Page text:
• With the assistance of the FBI, Australian police seize $1 million in cryptocurrency

  • The Australian Federal Police (AFP) has confirmed that a convicted hacker’s cryptocurrency has been ordered forfeited by the Supreme Court of New South Wales. According to the AFP, “the amount of cryptocurrency forfeited, more than $1.2 million, is the largest Commonwealth forfeiture of cryptocurrency.”

    ‘Largest Commonwealth Cryptocurrency Forfeiture’

    According to the Australian Federal Police (AFP), a convicted hacker “has been ordered to forfeit more than $1.66 million [Australian dollars] in cryptocurrency and cash to the Commonwealth.”

    In October of last year, the 23-year-old Sydney offender pleaded guilty to a number of criminal charges. The AFP-led Criminal Assets Confiscation Taskforce (CACT) “obtained restraining orders over cryptocurrency as well as bank and Paypal accounts held in false names but suspected to be controlled by the man,” according to the AFP.

    Last week, the Supreme Court of New South Wales ordered that his 1.66 million Australian dollars be forfeited to the Commonwealth Confiscated Assets Account, including more than AU$1.2 million (US$902,276) in cryptocurrency. According to the AFP,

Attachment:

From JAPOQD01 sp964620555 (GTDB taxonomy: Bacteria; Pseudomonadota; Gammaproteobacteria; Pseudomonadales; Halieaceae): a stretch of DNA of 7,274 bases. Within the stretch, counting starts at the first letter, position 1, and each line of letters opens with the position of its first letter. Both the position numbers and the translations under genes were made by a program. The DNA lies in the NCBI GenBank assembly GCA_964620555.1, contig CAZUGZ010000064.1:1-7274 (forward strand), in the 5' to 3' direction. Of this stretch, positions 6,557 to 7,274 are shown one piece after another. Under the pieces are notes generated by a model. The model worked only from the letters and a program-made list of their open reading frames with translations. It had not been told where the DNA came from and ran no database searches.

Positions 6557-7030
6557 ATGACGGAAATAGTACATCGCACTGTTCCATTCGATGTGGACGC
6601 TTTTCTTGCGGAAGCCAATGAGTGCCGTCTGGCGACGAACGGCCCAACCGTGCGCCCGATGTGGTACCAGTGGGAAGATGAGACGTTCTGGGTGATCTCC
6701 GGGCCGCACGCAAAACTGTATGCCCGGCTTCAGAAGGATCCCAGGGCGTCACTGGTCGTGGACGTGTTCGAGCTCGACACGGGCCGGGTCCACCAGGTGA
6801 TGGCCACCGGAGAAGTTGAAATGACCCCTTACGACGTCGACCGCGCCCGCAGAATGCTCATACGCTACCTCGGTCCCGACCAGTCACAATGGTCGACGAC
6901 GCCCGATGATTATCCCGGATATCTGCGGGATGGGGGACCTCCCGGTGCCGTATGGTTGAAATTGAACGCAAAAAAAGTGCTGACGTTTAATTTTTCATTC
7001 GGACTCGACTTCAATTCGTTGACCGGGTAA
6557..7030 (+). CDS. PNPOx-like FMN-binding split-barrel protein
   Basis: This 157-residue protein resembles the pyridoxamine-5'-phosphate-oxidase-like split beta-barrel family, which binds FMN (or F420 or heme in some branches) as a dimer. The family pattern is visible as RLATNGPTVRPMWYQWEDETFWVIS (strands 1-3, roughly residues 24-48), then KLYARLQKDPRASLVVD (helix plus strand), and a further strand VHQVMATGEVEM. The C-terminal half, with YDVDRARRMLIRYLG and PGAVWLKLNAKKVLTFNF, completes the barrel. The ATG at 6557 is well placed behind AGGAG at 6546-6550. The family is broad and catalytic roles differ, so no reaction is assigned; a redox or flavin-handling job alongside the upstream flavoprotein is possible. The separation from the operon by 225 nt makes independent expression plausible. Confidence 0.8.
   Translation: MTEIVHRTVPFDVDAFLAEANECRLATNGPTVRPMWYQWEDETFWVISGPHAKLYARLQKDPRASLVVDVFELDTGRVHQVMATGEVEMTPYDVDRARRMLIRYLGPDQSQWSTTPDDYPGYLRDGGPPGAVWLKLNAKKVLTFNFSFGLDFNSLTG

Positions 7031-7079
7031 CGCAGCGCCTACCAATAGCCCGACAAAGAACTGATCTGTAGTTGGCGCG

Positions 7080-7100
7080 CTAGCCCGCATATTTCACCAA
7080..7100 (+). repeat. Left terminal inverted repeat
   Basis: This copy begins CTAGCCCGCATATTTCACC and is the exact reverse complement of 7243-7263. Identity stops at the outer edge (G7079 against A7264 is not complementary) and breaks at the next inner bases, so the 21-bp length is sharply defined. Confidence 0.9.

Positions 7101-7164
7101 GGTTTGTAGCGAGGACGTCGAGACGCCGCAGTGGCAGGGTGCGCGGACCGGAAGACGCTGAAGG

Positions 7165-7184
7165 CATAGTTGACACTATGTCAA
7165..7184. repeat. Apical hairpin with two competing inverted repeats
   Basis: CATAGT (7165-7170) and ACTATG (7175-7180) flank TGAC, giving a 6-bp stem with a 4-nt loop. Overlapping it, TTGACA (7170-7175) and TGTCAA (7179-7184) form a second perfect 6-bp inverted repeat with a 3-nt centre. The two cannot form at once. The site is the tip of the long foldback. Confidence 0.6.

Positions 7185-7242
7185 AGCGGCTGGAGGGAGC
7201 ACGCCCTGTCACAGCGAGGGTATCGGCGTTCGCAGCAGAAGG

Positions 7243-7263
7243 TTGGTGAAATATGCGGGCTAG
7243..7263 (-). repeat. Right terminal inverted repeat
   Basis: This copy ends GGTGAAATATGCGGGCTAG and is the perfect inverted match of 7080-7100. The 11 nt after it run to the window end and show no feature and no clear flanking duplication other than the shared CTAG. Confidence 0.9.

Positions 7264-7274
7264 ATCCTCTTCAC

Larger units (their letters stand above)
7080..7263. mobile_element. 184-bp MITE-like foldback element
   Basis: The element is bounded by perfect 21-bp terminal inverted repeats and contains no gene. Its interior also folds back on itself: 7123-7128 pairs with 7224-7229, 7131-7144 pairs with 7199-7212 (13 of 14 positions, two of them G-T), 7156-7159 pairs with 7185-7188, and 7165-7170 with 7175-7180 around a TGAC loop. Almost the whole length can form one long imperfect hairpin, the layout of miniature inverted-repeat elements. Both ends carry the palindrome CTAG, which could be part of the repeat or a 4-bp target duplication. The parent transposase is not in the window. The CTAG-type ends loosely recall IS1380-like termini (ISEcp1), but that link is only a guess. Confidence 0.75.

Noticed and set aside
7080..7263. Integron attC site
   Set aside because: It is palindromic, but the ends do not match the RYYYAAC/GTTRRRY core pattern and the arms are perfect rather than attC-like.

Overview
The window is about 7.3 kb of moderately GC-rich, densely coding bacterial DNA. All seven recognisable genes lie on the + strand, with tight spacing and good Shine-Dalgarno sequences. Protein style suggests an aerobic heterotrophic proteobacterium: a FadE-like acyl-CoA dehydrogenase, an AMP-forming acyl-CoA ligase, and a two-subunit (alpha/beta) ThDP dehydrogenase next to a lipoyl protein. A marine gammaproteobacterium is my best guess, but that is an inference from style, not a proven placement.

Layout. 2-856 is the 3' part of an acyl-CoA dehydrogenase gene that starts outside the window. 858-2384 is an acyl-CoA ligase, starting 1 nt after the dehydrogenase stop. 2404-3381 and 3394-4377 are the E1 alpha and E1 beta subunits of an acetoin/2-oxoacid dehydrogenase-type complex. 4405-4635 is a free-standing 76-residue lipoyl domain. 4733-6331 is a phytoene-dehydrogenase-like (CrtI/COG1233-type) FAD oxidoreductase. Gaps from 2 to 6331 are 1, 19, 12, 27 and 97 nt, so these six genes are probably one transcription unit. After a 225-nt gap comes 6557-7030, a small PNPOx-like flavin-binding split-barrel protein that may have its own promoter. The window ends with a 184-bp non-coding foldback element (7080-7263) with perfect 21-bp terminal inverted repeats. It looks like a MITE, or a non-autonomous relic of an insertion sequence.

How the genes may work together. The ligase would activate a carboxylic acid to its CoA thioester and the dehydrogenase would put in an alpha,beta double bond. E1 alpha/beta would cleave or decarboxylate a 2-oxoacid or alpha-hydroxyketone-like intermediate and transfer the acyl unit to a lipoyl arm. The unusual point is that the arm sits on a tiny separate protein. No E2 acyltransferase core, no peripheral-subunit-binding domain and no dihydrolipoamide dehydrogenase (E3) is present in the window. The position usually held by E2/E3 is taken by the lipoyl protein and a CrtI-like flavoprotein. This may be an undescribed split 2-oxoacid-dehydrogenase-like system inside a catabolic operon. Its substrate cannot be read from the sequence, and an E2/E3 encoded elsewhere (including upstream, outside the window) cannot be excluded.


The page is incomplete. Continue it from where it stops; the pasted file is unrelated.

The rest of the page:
The amount of cryptocurrency forfeited, more than $1.2 million, is the largest forfeiture of cryptocurrency by the Commonwealth.

    According to the announcement, the funds will be redistributed by Minister for Home Affairs Karen Andrews to support crime prevention, law enforcement, and community safety initiatives.

    The Australian man collaborated with a man in the United States “to steal the log-ins and passwords of streaming service customers and then sell them online at a lower price,” according to the AFP. The Sydney man’s name, according to reports, is Evan McMahon. Samuel Joyner was his accomplice in the United States.

    The investigation began in May 2018 when the FBI referred information to the AFP about an account generator website that sold stolen account details for online subscription services such as Netflix, Spotify, and Hulu.

    Following that, AFP cybercrime investigators executed a warrant at the Sydney man’s home, seizing cryptocurrency and other evidence. In April, he was sentenced to two years and two months in prison.

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